Parashah for June 10, 2023
Torah Commentary by Bettijane Eisenpreis
“On the day that the Tabernacle was set up, the cloud covered the Tabernacle, the Tent of the Pact; and in the evening it rested over the Tabernacle in the likeness of fire until morning. … At a command of the Lord, the Israelites broke camp, and at a command of the Lord they made camp: they remained encamped as long as the cloud remained over the Tabernacle.”
When I was in Sunday school, we learned that the Lord led the Israelites through the wilderness “in a pillar of cloud by day and a pillar of fire by night.” The above translation suggests that the cloud morphed into fire at night, but that the fire was just a manifestation of the cloud in a different form. It goes on to say that the cloud could stay “two days or a month or a year,” but the Israelites were entirely dependent on it to dictate the length of their stay in any one place.
Everett Fox, in his translation of The Five Books of Moses, words it like this: “all the days that the cloud dwelt above the Dwelling, they would remain-in-camp.” The hyphens between the words “remain-in-camp” suggest that Fox is using three words to translate a single Hebrew word. I am sure another translation might well phrase it slightly differently. We cannot be sure exactly what the Hebrew says, because there are different Hebrew versions as well.
Instead of being distracted by differing details, let us look at the substance and the consequences of these words. This story, in any translation, is one of the foundational myths of our people, one of the sacred texts upon which a civilization was built. We don’t know whether there were really 600,000 Children of Israel or whether they were expelled from Egypt and wandered in the wilderness for 40 years. We can’t prove chapter and verse of the Bible, but we don’t have to. That’s not the point.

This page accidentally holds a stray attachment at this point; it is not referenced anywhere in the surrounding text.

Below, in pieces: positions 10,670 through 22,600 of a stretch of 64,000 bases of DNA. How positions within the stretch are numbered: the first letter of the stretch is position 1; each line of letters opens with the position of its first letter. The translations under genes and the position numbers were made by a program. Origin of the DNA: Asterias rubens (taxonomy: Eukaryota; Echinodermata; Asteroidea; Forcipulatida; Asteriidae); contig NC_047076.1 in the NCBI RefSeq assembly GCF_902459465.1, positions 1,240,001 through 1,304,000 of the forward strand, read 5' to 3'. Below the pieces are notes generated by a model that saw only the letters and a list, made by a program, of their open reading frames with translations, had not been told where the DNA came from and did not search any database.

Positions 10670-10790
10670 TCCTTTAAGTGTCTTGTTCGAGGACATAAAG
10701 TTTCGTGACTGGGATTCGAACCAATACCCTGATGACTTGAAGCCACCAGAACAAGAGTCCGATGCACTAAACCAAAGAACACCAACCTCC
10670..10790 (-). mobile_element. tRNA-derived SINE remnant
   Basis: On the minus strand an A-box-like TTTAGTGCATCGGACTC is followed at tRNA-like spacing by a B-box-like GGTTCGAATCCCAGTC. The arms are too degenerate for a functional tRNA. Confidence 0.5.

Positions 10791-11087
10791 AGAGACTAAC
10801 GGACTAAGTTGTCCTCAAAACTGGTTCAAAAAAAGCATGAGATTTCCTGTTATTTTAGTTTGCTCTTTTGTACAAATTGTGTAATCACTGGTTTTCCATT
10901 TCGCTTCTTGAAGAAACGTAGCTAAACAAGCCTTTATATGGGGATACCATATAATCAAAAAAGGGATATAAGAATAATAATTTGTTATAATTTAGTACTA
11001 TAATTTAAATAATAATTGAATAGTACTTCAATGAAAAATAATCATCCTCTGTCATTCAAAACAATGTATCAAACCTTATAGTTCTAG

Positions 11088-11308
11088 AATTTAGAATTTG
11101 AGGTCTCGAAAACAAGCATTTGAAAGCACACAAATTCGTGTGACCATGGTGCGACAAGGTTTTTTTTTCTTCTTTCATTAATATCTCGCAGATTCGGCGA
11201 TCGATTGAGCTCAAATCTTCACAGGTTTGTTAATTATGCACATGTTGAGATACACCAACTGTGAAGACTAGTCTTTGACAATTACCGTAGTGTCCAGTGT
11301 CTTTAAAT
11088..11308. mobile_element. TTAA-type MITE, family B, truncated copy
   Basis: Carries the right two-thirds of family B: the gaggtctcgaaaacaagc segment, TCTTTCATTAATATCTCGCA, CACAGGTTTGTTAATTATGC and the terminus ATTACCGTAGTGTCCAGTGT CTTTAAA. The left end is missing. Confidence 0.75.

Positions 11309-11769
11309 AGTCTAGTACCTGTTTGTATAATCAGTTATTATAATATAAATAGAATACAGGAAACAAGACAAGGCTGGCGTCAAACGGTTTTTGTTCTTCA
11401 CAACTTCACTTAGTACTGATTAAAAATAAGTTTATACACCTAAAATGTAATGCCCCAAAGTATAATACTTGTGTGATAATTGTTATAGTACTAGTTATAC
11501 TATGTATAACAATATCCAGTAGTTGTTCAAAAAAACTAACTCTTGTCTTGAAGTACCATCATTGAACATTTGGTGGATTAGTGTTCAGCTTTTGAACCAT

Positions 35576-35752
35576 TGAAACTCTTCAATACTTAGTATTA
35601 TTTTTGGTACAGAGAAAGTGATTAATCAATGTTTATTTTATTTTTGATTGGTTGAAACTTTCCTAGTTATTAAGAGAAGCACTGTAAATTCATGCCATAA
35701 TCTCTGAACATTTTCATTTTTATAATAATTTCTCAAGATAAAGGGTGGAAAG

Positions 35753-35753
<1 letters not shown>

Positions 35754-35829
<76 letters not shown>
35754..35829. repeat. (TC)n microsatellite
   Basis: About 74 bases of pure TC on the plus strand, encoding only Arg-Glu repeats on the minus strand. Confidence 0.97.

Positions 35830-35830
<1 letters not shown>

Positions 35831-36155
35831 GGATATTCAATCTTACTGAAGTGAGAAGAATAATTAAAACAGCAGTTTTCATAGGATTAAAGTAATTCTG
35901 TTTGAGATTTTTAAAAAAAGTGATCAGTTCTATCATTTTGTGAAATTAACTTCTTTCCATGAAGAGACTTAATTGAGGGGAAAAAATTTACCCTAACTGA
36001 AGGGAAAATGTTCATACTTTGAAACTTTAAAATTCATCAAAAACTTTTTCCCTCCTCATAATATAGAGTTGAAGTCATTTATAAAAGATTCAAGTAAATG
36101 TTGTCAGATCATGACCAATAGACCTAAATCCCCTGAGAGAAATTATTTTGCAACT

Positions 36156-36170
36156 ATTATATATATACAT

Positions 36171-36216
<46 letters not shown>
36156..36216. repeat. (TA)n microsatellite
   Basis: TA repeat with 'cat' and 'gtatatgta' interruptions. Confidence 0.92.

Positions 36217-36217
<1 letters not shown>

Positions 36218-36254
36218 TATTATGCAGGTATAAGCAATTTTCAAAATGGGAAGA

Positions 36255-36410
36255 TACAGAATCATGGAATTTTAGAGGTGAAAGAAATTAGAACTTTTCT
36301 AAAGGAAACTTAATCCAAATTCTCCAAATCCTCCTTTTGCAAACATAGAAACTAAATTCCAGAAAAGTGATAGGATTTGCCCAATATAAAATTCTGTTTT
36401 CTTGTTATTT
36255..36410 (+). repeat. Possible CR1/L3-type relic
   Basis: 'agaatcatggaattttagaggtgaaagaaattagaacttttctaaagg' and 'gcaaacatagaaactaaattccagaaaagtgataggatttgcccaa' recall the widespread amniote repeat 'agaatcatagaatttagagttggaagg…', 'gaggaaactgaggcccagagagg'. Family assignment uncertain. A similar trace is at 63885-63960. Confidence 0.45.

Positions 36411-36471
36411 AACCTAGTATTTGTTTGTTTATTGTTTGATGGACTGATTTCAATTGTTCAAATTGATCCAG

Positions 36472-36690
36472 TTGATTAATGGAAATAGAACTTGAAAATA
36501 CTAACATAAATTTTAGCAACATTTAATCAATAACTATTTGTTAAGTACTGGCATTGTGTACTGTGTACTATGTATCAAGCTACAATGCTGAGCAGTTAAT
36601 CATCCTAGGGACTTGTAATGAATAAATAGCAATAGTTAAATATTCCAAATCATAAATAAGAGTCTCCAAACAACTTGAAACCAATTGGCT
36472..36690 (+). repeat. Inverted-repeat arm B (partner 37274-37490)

The point is that this is a story, the story of a people who have survived for millennia, led by their belief in God. This is a book written by inspired people that lays down the rules for righteous living, couched in a compelling narrative. The Torah begins with the story of a family – a family like many others, with all its flaws – that becomes a nation, united in its relationship to God.
In the wilderness, the people of Israel experience God as they never have before and never will again. Moses intervenes for them many times, but he cannot keep God from punishing them when they go astray. Still, the people who entered the wilderness, coming from lives of hardship and slavery, are tested and prove worthy. They receive the Ten Commandments and the rules of righteous living. The people who entered the wilderness as former slaves emerge as a free nation, dedicated to keeping God’s commandments. They enter under a cloud – a Divine cloud, but still a cloud. They emerge into the sunshine of freedom.
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